Razer Kiyo for $67A: Our previous top pick, the original Kiyo still offers 1080p at 30fps (or 720p at 60fps) and built-in backlighting, which is controlled by turning the glowing ring to make it brighter, dimmer, or turn it off. fully. Image quality is good, colors are pleasing, and the camera adjusts white balance quickly as the ambient light in the room changes. It autofocuses well, but you’ll see it adjust noticeably as you move around the frame. The field of view is slightly wider than conventional webcams at around 82 degrees. A month later, my Kiyo broke the loop, which made me think. But my second option is gaining momentum, and WIRED writer Parker Hall had no problem with his Kiyo, so we’re still confident in our recommendation.
Insta360 Link for $300: Super expensive, but the “AI 4K webcam,” as its manufacturer screams from the rooftops in its marketing, is an impressive beast. Mounted on a motorized gimbal that rotates both horizontally and vertically, Link will follow, refocus and zoom in and out (up to 4x) automatically as you move around the screen. It will even enlarge presentation boards or documents you want to show during a call. It offers outstanding sharpness, color contrast and white balance when recording at 24, 25 and 30 fps in 4K resolution. Downgrading to 1080p adds the ability to shoot at 60fps. Twenty-four frames per second is useful for film-like quality because movies are usually shot at that speed. It comes with a USB-C cable and a USB-A adapter. There are two noise canceling microphones and a screw mount on the bottom for tripod mounting. The only thing it lacks is a physical privacy shutter.
Poly Studio P5 for $83A: The reasonably priced Studio P5 offers 4x digital zoom and 1080p resolution at 30fps and matches the crisp video quality, color balance, and low-light performance of other cameras on this list, plus a few neat tricks. Turning the front of the entire webcam physically covers the visible orange shutter above the lens, and the status light changes from blue to red, so there’s no chance you won’t know if your webcam is capable of seeing you. Along with the built-in microphone, you can free up a precious laptop port by inserting a USB-A wireless adapter into the back of the case and using it wirelessly. Studio P5 rotates horizontally but not vertically. If you want to change this angle, you need to change the position of the mount itself. It’s not impossible, just a little cumbersome. Another downside is the mottled white, egg-like plastic casing, which reminds me of the plastic that toilet stalls are made from.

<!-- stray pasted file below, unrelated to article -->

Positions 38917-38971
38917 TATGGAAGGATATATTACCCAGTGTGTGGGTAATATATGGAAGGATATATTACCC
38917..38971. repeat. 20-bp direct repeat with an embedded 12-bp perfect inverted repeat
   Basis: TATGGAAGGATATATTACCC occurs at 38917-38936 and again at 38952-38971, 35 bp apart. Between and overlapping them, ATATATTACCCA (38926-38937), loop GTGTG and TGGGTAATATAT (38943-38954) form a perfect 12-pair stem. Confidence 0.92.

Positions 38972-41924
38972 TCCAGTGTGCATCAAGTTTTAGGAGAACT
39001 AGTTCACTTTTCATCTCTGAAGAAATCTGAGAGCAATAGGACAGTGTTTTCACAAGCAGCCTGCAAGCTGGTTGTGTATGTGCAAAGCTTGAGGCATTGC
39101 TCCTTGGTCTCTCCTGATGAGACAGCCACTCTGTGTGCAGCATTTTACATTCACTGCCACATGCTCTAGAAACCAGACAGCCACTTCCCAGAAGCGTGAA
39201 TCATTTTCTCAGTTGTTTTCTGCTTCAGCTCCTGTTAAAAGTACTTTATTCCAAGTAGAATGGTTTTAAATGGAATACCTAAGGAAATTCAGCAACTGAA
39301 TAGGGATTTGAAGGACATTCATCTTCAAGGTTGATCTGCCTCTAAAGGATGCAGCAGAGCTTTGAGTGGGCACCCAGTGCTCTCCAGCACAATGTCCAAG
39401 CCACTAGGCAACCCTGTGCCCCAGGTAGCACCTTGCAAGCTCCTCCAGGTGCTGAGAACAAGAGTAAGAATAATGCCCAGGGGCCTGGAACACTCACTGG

Anker B600 Video Bar 2K Webcam for $170: Review editor Julian Chokkattu calls the video quality of the B600 excellent. If your computer can power it, the B600 can stream video at up to 2K resolution. However, it is very expensive and too big to hang on a laptop screen like the other webcams in this guide. In low light, the image quality is very dim even when using the built-in light source, so it is best combined with an external light source.
Obsbot Tiny 4K AI Webcam for $269: Chokkattu has made Obsbot his main webcam for over six months, and as someone who video conferences with it several times a week, I can tell you that its 4K image looks great. What makes it stand out is that it automatically tracks your face if you move, giving the impression that you have a private film crew. You can turn this feature on and off with a wave of your hand as it responds to hand gestures.
Logitech C922x for $80: C922X is a powerful webcam with solid performance. It can stream 1080p video at 30fps or 720p video at 60fps, making the Razer Kiyo and Kiyo X its main competitor. But it’s more expensive than either and has a slightly narrower 78-degree field of view. It’s a good webcam, but you can get a comparable Kiyo X for less.
Logitech C615 for $30A: The specs were great (for the original price) – 1080p resolution at 30fps with a 78-degree field of view – and image quality is good in all but low light. You can also rotate the camera 360 degrees, which review editor Julian Chokkattu says he does when he’s not using it, since there’s no privacy shutter. On the other hand, the microphone records in mono rather than stereo, and the short cord can be annoying when used with a desktop computer, although it works fine with a laptop. If retail stocks are running low and that’s all you can find, this isn’t a bad option, although for a few extra bucks your selection will be much better.
Logitech C930e for $58: This is a business-oriented alternative to the Logitech C920 with a 90-degree field of view that is better for capturing large groups of participants than the C920’s 78-degree field of view. For a single user at home, 90 degrees can be an interesting and desirable option (I liked this extra setting on the Brio). Unlike Brio, you are limited to using only 90 degrees, which may not work for everyone. This webcam has historically not been as cheap as it has been in recent times. In the past, typical prices have been over $100, and it’s not worth the extra cost. Below $100, this is an acceptable webcam.